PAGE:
Is the 'tampon tax' unfair to women?

A bill in California calling for lawmakers to exempt tampons and sanitary pads from the state sales tax got a big endorsement this week from the board that administers the state's sales taxes.

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A bill in California calling for lawmakers to exempt tampons and sanitary pads from the state sales tax got a big endorsement this week from the board that administers the state's sales taxes.

A few other states -- Utah, Virginia and New York -- have introduced similar bills.

The issue of the "tampon tax" has gained prominence over the past year. Like groceries, a necessity of life that most states exempt from sales tax, tampons are also a necessity and likewise should be tax free, advocates say.

"[Menstruation] is a condition that happens every month for women. It's not a choice," said Fiona Ma, a CPA who sits on California's Board of Equalization that now supports making tampons tax-free.

Some say the tax unfairly adds to the economic burden of women, who studies suggest may get paid less than men in comparable positions and may be charged higher prices for similar items and services.

Others suspect that taxing tampons is just another example of gender bias. Even President Obama seems to subscribe to that theory. When asked in a recent interview if he felt it was right that tampons are taxed, he said, "I have no idea why states would tax these as luxury items. I suspect it's because men were making the laws when these were passed."

But those arguments ignore the reality of how U.S. state sales tax laws work.

For starters, there are many "necessities" (including most personal hygiene products) that are subject to state sales taxes in most of the 45 states that impose them.

"We tax toilet paper. We tax soap. We tax most things. I don't think this is a plot to burden women," said Kim Rueben, a state and local public financing senior fellow at the Urban Institute.

That's because sales tax statutes typically just say that all goods are subject to tax, and then list only the exemptions that lawmakers have intentionally carved out for any number of reasons.

A big one is the idea that the poor shouldn't have to pay tax on things they must buy to survive. But exempting an item gives a tax break to everyone else who buys it as well.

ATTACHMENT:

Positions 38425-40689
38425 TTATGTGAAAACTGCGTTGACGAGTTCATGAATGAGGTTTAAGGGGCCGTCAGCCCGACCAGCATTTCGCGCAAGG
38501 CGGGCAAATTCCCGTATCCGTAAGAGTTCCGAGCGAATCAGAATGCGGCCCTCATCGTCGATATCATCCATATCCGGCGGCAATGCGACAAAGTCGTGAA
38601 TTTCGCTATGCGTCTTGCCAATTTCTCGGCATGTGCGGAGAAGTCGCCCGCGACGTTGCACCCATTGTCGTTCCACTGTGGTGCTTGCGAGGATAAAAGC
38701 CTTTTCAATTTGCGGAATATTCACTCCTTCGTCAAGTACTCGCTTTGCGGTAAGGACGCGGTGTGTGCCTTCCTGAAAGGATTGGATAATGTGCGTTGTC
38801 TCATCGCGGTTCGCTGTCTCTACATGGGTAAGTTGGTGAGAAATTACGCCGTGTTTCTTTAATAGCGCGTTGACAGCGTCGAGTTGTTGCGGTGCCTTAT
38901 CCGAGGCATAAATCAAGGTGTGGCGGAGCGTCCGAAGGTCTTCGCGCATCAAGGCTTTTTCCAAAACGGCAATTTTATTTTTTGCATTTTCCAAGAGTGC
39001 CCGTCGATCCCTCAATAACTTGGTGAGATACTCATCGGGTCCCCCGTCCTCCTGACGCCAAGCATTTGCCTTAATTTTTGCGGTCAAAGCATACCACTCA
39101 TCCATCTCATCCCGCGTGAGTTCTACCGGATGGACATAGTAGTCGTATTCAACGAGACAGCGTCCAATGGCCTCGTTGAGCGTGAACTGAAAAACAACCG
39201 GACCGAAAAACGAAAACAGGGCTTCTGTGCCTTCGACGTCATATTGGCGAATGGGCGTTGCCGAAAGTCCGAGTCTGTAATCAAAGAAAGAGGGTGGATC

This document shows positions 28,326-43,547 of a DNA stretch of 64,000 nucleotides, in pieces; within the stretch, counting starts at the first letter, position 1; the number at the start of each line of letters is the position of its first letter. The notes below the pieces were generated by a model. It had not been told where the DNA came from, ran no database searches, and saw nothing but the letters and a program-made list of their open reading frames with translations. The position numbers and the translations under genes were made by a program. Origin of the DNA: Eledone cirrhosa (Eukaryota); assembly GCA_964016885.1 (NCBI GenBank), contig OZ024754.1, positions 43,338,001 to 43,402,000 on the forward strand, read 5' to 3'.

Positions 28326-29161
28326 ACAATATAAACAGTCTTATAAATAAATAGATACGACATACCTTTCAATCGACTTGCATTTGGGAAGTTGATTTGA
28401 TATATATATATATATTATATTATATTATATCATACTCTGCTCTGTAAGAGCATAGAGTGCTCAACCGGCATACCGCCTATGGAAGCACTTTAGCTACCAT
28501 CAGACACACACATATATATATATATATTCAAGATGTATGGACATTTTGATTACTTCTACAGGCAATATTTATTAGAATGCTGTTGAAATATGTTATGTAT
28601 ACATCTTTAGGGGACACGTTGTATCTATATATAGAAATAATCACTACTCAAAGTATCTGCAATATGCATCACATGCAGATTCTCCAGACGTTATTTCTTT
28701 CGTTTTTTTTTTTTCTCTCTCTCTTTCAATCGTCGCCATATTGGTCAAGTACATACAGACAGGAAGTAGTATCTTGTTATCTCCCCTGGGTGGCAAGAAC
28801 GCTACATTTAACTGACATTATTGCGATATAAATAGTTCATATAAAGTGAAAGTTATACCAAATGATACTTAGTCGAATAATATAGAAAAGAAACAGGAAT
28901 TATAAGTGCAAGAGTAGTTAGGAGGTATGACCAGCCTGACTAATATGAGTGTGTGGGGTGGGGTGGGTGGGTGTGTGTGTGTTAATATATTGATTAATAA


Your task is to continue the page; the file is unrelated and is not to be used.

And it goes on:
In an ideal tax system, policy experts say, everything would be subject to a very low sales tax rate. Then to make sure the poor aren't harmed, they could be given an advance tax credit or rebate to cover their sales tax burden.

Sales taxes are inconsistent: Decisions about what is and isn't subject to state sales taxes are often highly subjective, if not plain "goofy" as Tax Analysts deputy publisher David Brunori put it.

Food may be a necessity, but not all types of food are tax exempt. Unsalted nuts may be, but salted ones might not be. Some states tax candy, while others exempt it. Shampoo is taxable, but it may not be if it fights dandruff.

In California, hot prepared foods are taxable, but cold prepared foods are not, Ma said.

Vivian Ericson, a legislative aide to Cristina Garcia, who introduced the California bill, makes the case that tampons should be treated as a health product. States typically exempt prescription drugs from taxes, but non-prescription health products can sometimes be exempt too, such as walkers, she noted.

But if "necessary health product" is the standard, then one could also argue toilet paper -- and soap and plenty of other items -- also qualify.

Money is always a consideration: California's Board of Equalization estimates that exempting tampons and pads from tax will reduce revenue by $20 million a year. That's a pittance relative to the more than $100 billion collected by the state annually.

But last year the board did not support another bill calling for the state to exempt diapers from tax, Ma said. Why? "It was a big ask."

The bottom line for states: They need a steady, sufficient revenue base. And the default is to tax all goods.

The more items are exempted, the more the state needs to figure out where else to get the money.

"It can be a zero-sum game," Brunori said. To make up for the lost revenue, he explained, "You either end up raising the sale tax or other taxes."